How to attract pollinators to your spring garden
'When you see a bee, notice what they are there for,' says gardener Brian Minter
Whether you live on the 15th floor of an apartment or have a backyard to work with, your garden needs pollination to grow.
Expert gardener Brian Minter shared his tips on attracting pollinators with the host of CBC's BC Almanac, Gloria Mackarenko.
"When you see a bee, notice what they are there for. What are they getting pollen from? Put more of those in your garden," Minter says.
Plants that attract pollinators like bees and butterflies are often beautiful, perfumed flowers.
Minter suggests planting English varieties of lavender, violas and heliotrope.
Bees late this year
He says violas will do well in cooler temperatures, unlike the bees themselves.
"We've been having a little bit of garden colour envy. The bees are in same situation, they're later coming out this year," says Minter. "As they're emerging we need to have not only colour in our garden but fragrance in our garden."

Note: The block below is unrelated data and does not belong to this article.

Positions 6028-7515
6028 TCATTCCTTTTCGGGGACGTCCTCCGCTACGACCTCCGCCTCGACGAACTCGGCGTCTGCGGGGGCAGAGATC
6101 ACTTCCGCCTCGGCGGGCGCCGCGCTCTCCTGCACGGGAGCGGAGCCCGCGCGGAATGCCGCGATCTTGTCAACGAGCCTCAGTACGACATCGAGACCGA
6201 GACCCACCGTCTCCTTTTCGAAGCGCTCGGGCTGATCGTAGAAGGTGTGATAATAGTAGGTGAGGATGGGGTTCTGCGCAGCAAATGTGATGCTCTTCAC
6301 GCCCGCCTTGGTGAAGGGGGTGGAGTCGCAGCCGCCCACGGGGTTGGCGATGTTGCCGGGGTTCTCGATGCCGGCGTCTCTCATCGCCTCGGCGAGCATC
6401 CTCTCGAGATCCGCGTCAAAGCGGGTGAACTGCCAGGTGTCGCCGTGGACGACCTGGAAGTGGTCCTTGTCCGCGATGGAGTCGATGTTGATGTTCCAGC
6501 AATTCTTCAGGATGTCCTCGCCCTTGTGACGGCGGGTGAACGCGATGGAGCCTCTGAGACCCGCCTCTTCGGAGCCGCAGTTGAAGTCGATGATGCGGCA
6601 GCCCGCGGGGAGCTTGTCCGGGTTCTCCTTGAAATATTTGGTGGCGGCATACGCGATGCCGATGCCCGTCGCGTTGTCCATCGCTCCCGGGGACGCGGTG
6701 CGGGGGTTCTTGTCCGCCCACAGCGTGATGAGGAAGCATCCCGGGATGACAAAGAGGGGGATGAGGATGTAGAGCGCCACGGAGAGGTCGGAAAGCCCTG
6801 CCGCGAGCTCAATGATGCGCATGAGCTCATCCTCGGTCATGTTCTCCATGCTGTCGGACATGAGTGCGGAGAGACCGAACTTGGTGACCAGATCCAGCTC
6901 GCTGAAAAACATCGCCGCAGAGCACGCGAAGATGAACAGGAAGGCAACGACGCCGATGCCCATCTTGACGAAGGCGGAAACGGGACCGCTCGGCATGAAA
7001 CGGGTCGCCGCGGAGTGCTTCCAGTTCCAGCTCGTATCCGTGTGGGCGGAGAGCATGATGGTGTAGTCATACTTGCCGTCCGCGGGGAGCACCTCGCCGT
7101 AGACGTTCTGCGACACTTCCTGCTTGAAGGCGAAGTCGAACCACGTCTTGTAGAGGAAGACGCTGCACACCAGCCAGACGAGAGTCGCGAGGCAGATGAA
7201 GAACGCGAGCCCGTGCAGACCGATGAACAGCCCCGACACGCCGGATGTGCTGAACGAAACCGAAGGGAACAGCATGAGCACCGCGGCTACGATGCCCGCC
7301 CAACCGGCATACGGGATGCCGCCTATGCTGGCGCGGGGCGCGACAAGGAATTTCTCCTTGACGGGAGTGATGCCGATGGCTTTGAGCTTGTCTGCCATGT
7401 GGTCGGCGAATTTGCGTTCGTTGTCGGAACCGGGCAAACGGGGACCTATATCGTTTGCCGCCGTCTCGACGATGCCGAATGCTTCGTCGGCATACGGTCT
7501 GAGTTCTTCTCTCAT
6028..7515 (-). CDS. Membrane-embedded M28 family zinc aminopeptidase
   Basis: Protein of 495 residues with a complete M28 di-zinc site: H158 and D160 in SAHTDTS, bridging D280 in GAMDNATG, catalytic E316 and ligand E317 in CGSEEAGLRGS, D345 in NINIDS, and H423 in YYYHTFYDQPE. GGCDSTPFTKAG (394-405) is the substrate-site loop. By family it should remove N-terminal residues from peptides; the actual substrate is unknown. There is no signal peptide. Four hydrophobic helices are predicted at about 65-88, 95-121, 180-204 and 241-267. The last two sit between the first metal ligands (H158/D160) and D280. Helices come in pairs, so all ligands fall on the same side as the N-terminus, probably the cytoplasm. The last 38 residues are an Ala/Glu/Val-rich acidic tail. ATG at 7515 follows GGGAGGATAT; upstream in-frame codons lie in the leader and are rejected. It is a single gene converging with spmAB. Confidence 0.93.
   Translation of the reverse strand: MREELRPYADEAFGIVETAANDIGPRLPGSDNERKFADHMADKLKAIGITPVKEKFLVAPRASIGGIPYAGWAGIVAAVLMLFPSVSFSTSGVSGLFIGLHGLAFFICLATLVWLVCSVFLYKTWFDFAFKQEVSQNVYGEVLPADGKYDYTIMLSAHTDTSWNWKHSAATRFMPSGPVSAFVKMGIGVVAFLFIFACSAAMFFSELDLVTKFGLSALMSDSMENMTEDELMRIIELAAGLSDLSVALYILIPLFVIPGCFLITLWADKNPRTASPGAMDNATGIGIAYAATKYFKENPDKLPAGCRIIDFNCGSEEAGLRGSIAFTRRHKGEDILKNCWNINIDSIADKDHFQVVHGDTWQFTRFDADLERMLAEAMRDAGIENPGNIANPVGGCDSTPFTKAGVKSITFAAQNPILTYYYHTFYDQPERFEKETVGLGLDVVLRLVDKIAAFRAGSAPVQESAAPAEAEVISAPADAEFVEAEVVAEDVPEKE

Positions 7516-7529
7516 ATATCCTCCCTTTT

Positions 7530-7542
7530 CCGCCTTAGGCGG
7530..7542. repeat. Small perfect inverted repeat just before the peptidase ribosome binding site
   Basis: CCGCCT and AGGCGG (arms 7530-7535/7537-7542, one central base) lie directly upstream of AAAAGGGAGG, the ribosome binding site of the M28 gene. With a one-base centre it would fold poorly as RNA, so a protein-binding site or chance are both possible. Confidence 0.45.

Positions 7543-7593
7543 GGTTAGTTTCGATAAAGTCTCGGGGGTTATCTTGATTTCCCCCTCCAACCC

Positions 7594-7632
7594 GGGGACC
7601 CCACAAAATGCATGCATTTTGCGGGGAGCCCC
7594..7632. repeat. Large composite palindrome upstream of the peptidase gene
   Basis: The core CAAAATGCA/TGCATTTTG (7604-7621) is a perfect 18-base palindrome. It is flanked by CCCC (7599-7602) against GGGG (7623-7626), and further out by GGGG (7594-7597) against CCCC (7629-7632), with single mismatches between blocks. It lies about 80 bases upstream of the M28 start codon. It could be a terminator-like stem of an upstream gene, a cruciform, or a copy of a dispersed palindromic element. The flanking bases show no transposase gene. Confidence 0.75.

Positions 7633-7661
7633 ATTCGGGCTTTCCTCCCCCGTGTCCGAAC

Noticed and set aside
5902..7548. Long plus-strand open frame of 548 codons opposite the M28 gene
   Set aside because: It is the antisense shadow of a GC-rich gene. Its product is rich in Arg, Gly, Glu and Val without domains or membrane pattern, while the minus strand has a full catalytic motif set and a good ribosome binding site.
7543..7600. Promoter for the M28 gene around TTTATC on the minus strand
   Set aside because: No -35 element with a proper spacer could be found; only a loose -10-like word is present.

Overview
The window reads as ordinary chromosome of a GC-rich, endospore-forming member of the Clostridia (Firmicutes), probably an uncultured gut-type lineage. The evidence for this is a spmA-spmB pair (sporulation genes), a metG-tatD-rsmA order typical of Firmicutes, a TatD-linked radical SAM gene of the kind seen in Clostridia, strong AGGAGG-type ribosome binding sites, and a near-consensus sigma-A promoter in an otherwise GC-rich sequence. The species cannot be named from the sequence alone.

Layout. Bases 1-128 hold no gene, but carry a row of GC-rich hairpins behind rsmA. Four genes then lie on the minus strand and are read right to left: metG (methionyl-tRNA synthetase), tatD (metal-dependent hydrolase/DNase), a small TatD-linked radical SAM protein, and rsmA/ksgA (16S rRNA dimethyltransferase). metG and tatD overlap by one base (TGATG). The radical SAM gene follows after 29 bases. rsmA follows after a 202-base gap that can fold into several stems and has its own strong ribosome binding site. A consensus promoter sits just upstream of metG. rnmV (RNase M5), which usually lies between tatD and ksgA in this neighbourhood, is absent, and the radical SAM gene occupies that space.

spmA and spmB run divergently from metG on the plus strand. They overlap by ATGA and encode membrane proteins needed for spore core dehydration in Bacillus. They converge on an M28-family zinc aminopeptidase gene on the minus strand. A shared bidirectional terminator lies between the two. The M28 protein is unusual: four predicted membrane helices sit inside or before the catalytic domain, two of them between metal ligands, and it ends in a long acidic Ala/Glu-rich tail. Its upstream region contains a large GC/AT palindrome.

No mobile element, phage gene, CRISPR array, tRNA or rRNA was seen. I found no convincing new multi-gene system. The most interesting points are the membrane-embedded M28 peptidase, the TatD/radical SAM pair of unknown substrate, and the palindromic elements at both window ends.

Minter also suggests planting things like kale, cabbage and Brussels sprouts which gather shallow pools of water and allow the bees to drink without drowning.
Finally, you may want to consider popping the heads off a certain yellow-flowering weed this season.
"Dandelions get a bad rap, actually they're edible and great for pollinating insects," says Minter.
Bees love the Heliotrope. Brian Minter <a href="https://twitter.com/MinterGardening">@MinterGardening</a> brought some to our <a href="https://twitter.com/bcalmanac">@bcalmanac</a> studio today <a href="https://twitter.com/hashtag/PerfectPollinators?src=hash">#PerfectPollinators</a> <a href="https://t.co/M5DxUUjzvE">pic.twitter.com/M5DxUUjzvE</a>—@CBCGloria
With files from CBC Radio One's B.C. Almanac.